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Implementing landed costs into your business is critical to getting a true understanding of your stock costs. Landed costs are put in to give you visibility of the cost/profitability of selling an item and can include elements such as import/export taxes or perhaps delivery charges.
As you have most likely already experienced, you will often receive a separate invoice for these costs from your relevant supplier or agency after receiving the goods so this tool allows you to allocate an amount for landed costs on top of your direct cost of purchase. This is accounted for not only in your stock valuation but also in the cost of sales postings (depending on stock costing settings).
How do I implement landed costs into my Sage 200 system?
In sage 200, landed costs must be applied to 3 areas before they can be implemented. These 3 areas are:
- Stock Control Settings
- Product Groups
- Stock Items
1. Stock Control Settings
Path: | Stock Control | Utilities | System Set-Up | Stock Control Settings | Landed Costs Tab
As you can see it will create a separate nominal account for Landed Costs, you can edit this code and name for this nominal account as you please.
2. Product Group Settings
Path: | Stock Control | Stock Maintenance | Product Groups | Select your product group | Edit
So the question you want to ask yourself with this is; Do you want to set a default value? Remembering that this is the default value on the product group. You will be able to further set defaults at stock item levels.
As you can see, you have 3 options to choose from. So if you said:
“I don’t want a value to be Defaulted” = Not applicable by Default
“Yes, I want it to be a set percentage of…” = Percentage based by Default
“Yes, I want it to be a set value of…” = Value-based by Default
3. Stock Items[– Warning Sign –] To be able to configure landed costs on stock items, you must have landed costs enabled within the corresponding product group of that item.
Path: | Stock Control | Stock Records | Amend Stock Item Details | Landed Costs Tab
Finally, we have the Stock Item Details. Now, this tab is optional for you to set up as by default it is set to whatever is the Defaulted settings of the product group (if set). Your other options are to set up a default landed cost specific to this stock item. You may want to do this if you have an item that has a particularly heavy delivery charge for example and you know these particular items landed cost is going to be greater than all other items within its product group.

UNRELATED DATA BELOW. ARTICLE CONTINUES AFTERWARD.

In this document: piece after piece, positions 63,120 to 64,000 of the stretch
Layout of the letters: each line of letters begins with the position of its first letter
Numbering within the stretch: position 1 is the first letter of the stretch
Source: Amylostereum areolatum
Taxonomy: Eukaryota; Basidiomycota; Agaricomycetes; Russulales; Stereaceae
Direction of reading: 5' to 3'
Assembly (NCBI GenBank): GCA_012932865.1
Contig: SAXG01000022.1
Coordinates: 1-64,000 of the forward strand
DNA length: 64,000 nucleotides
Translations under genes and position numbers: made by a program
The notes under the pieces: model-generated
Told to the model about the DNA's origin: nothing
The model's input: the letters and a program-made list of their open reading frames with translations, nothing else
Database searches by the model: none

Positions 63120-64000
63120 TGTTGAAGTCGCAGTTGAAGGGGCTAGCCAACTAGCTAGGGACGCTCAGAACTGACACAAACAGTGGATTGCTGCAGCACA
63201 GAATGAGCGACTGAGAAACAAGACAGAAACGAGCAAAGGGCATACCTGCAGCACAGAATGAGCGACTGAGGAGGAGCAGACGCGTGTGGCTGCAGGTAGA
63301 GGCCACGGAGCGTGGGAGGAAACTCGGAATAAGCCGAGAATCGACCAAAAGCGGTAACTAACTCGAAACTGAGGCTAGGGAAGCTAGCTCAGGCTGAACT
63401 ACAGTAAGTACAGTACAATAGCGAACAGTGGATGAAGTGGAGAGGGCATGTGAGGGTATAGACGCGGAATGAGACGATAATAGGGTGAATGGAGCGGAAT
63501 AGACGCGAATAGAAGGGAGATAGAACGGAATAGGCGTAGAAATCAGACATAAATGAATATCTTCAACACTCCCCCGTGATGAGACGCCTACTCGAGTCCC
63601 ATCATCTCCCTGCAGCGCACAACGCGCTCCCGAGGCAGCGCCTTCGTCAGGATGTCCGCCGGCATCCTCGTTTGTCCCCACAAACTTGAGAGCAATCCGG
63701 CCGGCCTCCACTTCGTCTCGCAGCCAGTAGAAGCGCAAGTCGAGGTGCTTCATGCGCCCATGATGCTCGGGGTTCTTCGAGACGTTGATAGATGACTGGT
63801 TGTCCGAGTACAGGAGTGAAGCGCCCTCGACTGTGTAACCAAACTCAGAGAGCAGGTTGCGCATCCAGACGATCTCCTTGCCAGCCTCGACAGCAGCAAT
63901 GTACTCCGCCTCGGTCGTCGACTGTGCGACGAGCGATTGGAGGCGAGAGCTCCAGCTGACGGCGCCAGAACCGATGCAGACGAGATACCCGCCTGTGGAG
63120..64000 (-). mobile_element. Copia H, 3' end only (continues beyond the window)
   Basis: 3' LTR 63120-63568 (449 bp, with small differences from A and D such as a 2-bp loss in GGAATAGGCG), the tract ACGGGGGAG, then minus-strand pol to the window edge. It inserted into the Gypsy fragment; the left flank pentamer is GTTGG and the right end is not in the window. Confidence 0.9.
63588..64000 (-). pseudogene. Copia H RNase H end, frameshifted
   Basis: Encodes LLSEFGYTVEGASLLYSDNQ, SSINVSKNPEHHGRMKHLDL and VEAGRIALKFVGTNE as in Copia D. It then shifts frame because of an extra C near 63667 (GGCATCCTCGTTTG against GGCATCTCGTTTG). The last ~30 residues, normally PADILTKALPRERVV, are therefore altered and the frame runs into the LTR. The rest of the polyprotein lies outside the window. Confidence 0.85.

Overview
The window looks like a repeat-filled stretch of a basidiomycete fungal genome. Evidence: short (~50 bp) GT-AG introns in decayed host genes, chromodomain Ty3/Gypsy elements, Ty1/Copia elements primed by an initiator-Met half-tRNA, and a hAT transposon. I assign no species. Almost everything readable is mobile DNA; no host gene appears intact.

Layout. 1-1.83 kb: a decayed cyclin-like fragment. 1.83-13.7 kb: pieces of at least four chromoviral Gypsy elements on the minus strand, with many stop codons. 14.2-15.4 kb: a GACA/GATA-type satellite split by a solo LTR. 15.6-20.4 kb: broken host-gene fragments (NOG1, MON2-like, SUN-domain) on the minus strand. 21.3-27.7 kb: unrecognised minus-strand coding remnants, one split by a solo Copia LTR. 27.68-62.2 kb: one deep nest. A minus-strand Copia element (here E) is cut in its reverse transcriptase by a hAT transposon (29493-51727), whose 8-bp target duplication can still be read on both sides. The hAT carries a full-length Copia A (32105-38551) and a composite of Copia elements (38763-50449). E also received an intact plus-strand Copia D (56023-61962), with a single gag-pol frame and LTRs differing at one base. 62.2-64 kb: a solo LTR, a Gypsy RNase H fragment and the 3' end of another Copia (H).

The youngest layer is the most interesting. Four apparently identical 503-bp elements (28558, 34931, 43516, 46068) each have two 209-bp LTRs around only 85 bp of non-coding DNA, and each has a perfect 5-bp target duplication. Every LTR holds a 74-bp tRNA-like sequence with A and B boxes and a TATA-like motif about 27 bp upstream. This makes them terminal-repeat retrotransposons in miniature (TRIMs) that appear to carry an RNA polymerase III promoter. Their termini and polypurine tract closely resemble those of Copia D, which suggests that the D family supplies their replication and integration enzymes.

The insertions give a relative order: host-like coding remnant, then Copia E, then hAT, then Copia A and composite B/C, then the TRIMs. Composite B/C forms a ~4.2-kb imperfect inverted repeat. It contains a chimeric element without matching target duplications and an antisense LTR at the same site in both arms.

If you want to get even more detailed you can even look at setting up supplier-specific landed costs to account for working with suppliers in different parts of the world. For more information on this please look at this section on supplier-specific landed costs
Example of posting Landed Costs in Sage 200
The nominal account number for landed costs is 9991.
A stock item has a unit price of £200, and it has a set charge (value-based landed cost) of £15, as we set up previously in the above guide, specifically point 3.
We then create a purchase order for the item. For this example, £200 is the net goods value, £40 is the VAT value and £15 is the landed cost of the item. Then use the nominal code 1000, classified as stock, for the order.
The item is received and the purchase invoice is posted.
- Post £215 to the account 1000 (Stock), which is the cost price of the item (£200) plus the landed cost (£15).
- Then post -£15 to the account 9991 (Landed Costs).
- Next, post £40 to the account 2200 (Default VAT Input).
- Finally, post -£240 to the account 2000 (Creditor’s Control).
- And that’s it! We have accounted for all double entries related to this transaction.
Consequently, by having the ability to set up default landed cost values/percentage on the stock item level, it gives you a lot of flexibility and enables you to tailor your landed cost policy to suit your business and your supply chain. By taking the time to set up default Landed Costs on the product group and Stock Item level you can get an accurate understanding of the true stock value, much more accurate profitability reporting, not to mention saving yourself valuable time so that you have the freedom to focus on what you do best!